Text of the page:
Also especially outstanding are the patios (ie, inner courts) and gardens of the Alcázar. One is called the Patio Morisco in the Mudéjar style and the other has many pools and fountains spouting water.

Other Places of Interest

El patio Square, officially protected as a site of interest to history and art. It has a foundation with a colt on top, holding the Córdoba coat of arms (by Michel de Verdiguier, 1557) between its raised forefeet. In the same square stands the "posada" (ie, guest-house) dating from the 14C, which is mentioned by Miguel de Cervantes on several occasions.

The Julio Romero Museum and the Fine Art Museum, which occupy the building of the former La Caridad Hospital. The Museum dedicated to Julio Romero, a painter of Córdoba females, consists of six galleries, where among other the following paintings are shown: "La Chiquita Piconera" (Little Girl selling charcoal), "Narajas y Limones (Oranges and Lemons) and "Ofrenda al Arte de un Torero (A Bullfighter's Offering to Art). The Fine Arts Museum has many works of art from religious buildings and the Córdoba School .

The Province

In the north, there is the Sierra full of unrivalled scenery, large estates and hunting grounds for large game ("monterias", ie, a kind of battue), as well as beautiful villages, such as Hornachuelos, Villaviciosa, etc. The city lies between the Sierra and the cultivated land of the Guadalquivir Valley, with its picturesque villages, such as Montoro, which has a 15C Church called San Bartolom another of the 12C, called Santa María de la Mota with Roman and visigothic traces. Almodóvar has an imposing castle of Gothic-Mudéjar desing, which stands on top of a rock formation. Palma de Río: San Francisco Convent, dating from 1518, which is occupied by a hotel. In the south of the valley lies the land with its winegrowing villages, such as Montilla and Moriles, steeped in tradition and history. Baena and its spectacular Holy Week celebrations. Aguilar and its octagonal square. Espejo and its 14C castle.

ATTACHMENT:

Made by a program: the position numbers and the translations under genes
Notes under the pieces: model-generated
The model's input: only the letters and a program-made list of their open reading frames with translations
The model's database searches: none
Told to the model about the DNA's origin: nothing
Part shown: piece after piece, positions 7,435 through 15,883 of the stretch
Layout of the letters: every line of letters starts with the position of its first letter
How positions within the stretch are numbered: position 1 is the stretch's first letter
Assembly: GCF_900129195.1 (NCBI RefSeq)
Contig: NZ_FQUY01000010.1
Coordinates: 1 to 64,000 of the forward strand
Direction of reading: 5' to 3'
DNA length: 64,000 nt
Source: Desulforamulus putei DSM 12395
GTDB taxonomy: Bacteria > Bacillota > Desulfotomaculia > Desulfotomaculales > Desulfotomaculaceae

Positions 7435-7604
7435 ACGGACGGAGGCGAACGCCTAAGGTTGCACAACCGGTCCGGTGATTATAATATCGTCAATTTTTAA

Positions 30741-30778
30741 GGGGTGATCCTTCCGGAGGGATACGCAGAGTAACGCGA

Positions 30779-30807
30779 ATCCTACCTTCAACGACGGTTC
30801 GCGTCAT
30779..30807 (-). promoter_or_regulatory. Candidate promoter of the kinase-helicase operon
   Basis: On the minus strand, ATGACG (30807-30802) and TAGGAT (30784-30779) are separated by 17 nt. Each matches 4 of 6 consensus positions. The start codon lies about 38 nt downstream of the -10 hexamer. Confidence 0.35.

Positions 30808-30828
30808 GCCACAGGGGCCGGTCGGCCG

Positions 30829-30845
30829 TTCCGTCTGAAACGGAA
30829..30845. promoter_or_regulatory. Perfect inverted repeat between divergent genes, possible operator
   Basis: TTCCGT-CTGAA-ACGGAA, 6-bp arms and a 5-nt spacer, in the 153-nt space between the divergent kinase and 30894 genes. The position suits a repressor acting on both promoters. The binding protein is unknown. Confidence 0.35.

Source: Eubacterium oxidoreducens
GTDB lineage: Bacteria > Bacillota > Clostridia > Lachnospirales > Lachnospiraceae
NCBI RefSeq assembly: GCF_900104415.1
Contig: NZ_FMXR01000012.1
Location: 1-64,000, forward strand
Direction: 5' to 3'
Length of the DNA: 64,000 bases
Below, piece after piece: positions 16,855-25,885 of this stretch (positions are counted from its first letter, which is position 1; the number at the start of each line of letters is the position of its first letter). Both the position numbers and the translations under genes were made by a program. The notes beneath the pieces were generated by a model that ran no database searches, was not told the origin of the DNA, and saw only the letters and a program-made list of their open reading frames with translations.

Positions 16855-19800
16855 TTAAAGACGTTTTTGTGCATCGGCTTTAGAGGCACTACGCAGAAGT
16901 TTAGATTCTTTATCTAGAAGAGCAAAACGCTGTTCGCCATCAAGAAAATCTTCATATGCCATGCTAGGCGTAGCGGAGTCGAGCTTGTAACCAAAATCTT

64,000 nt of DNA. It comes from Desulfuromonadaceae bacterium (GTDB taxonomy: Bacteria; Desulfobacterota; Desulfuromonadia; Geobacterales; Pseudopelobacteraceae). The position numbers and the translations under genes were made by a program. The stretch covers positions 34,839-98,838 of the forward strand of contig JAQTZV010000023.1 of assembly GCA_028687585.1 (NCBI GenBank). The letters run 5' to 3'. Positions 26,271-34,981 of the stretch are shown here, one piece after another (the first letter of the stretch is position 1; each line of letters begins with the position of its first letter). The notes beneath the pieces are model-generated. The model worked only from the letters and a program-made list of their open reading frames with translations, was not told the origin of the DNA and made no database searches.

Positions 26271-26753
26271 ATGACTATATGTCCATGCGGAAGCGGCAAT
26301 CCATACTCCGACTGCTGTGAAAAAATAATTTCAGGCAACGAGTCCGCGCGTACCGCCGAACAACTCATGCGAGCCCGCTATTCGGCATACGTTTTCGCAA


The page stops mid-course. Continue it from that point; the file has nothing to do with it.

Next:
Even further south, in lower Andalusia, the villages form a community of interest to tourists and are outstanding sites, such as Cabra and Priego de Córdoba, the centre of Córdoba Baroque, with its Parish Church of La Asunción, the Hermitage of Nuestra Señora de las Angustias, the La Villa area of medieval Arab origin, and the 16C El Rey Fountain with 139 pipes.

Other picturesque villages are Zuheros (with Los Murciélagos Cave) and Rute.


Córdoba cooking maintains the tradition of dishes from the different cultures which settled in Córdoba. Recipes from old Arab and Jewish. manuscripts have been saved. Consequently, there is a great variety of dishes, such as 'salmorejo' ( a kind of 'gazpacho', ie, a cold vegetable, especially tomato, soup), lamp with honey, 'flamenquín', 'rabo de toro' (bull's tail), served with regional wines, ie, the Montilla-Moriles varieties, and followed by different sorts of pastries: 'pastel cordobés', 'suspiros de Almanzor', etc.

Cooking based on game is also very varied: boar, rabbit, duck and partridge.

Fiestas, Fairs and Celebrations

The celebrations of Córdoba have a tradition of long standing, beginning by Holy Week, which is officially considered of interest to tourists and during which 32 processions and about 60 platforms with the figures of saints as well as thousands of penitents, called 'nazarenos', fill the city with mysticism and beauty.

May in Córdoba. Many are the squares which are decorated during the celebration of the crosses ( made of flowers) at the beginning of May.

Córdoba 'Paitos' (ie, inner courts) in the first twelve days of May; another celebration officially declared of interest to tourists. In the most traditional areas -ie, El Alcázar Viejo, San Lorenzo, San Austín -the private inner courts of the houses are decorated all over with flower pots and flowers and are open to the public.

The Fair of Nuestra Señora de la Salud (at the end of May), with many attractions, stands full of girls dressed in gypsy or typical Córdoba costumes, men on horseback, etc. The stands are flooded with joy, while wine and dancing play a leading role at the Fair.